Despite historically dominating many landscapes of the southeastern United States, old-growth stands of southern pine (Pinus palustris, P. elliottii var. densa, P. elliottii Engelm. var. elliottii, P. echinata, and P. taeda) are extremely rare and have high ecological value, but may be underrepresented and mischaracterized due to small fragment size and restrictive definitions. Such misunderstanding is a barrier to future old-growth management and conservation. To quantify, characterize, and conserve these remnants, we conducted inventories for five species of old-growth southern pines on 16 sites across ∼44,110 forested ha managed by the Florida Park Service. We used characteristics of old-growth pines and forests from the literature to locate potential sites and assess status and threats. This inventory documented 4697.5 ha of old-growth southern pines in 16 parks throughout Florida. The median size stand we inventoried or included due to existing documentation is 121 ha, with stands as small as eight ha and as large as 2020 ha. Despite their small relative extent, these stands harbor rare, threatened, or endangered species and represent significant conservation areas in the region. A threat common to most of the old-growth stands in Florida State Parks is complications from reintroduction of prescribed fire following prolonged fire exclusion. Heavy fuel loading and invasion of off-site species has resulted in high post-fire mortality linked to both forest floor duff consumption and overstory crown consumption. Management measures are presented to improve conditions of old-growth southern pines in Florida State Parks, and have relevance to broader conservation efforts in the southeastern USA.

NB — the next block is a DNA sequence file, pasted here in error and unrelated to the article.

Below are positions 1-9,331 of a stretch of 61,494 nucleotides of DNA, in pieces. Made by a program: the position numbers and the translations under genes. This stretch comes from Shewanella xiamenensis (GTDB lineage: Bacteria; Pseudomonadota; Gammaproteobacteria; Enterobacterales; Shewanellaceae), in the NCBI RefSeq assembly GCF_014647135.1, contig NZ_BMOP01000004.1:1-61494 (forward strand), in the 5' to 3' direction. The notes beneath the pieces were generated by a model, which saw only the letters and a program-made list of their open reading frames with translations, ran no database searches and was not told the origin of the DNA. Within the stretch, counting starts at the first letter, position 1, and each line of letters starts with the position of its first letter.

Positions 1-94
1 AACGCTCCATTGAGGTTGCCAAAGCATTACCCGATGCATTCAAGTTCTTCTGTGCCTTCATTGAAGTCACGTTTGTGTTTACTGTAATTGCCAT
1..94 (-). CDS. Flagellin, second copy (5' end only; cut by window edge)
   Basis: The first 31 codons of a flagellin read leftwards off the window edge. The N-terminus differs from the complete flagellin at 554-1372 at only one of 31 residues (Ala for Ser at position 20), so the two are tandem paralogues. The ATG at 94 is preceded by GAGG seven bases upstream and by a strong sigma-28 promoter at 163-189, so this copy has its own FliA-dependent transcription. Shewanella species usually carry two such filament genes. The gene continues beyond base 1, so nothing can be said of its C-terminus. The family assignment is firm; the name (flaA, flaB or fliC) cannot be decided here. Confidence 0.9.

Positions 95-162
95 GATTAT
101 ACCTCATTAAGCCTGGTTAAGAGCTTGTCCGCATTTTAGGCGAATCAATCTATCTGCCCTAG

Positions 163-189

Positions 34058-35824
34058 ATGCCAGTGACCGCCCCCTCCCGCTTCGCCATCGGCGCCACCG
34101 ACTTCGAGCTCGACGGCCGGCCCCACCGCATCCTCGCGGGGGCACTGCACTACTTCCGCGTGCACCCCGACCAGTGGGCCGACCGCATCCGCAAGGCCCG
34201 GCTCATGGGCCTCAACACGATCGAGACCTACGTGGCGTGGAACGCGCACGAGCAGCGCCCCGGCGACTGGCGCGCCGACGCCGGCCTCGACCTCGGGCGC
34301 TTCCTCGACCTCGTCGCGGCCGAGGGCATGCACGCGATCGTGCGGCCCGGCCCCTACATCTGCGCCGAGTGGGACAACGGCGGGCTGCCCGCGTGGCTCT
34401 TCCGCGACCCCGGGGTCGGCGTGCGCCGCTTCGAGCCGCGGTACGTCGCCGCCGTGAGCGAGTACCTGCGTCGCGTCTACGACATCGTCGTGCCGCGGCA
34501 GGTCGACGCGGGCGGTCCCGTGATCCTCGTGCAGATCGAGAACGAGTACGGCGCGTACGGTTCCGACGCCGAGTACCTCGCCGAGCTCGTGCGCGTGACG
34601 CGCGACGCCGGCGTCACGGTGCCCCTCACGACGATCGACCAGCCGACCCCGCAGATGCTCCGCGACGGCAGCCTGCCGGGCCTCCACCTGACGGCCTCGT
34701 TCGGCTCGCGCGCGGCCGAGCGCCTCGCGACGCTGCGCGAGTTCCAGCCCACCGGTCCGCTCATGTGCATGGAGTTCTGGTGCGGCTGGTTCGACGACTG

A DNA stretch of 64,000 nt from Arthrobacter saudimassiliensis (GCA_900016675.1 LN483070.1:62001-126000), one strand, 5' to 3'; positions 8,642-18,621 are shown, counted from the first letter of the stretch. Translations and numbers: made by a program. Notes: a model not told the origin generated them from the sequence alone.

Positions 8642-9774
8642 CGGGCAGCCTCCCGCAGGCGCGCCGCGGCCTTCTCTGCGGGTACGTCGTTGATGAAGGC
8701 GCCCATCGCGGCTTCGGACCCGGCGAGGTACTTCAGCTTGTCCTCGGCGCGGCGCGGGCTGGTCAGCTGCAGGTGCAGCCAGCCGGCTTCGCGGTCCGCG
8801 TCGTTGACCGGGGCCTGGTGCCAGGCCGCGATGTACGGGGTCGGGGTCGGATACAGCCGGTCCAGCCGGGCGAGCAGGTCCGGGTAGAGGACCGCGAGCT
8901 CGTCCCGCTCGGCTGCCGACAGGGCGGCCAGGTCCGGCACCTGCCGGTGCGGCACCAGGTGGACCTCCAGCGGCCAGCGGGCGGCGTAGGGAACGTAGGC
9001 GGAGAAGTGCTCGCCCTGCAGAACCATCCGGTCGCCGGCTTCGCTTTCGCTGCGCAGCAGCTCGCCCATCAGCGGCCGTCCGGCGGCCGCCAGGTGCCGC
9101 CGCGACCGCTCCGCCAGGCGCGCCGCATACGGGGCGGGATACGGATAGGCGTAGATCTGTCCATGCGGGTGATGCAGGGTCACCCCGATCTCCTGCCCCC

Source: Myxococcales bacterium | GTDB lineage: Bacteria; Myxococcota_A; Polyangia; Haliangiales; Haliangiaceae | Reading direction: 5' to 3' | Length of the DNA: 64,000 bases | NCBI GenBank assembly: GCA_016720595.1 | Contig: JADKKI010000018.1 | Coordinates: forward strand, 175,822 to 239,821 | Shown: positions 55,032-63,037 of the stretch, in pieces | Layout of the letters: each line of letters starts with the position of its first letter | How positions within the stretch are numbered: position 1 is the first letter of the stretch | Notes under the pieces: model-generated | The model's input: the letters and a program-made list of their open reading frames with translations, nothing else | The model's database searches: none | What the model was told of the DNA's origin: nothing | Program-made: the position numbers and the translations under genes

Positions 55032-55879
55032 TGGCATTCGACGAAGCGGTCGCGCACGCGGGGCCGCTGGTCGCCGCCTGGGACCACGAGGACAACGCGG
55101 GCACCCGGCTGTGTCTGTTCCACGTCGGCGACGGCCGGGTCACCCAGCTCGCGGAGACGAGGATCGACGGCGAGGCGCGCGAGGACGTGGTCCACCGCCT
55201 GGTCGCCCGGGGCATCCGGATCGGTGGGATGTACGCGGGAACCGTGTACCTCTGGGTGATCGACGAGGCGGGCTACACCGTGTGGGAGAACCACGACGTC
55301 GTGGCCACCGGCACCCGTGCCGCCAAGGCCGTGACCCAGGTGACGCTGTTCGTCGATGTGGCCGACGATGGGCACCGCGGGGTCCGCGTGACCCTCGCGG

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Vol. 38 • No. 1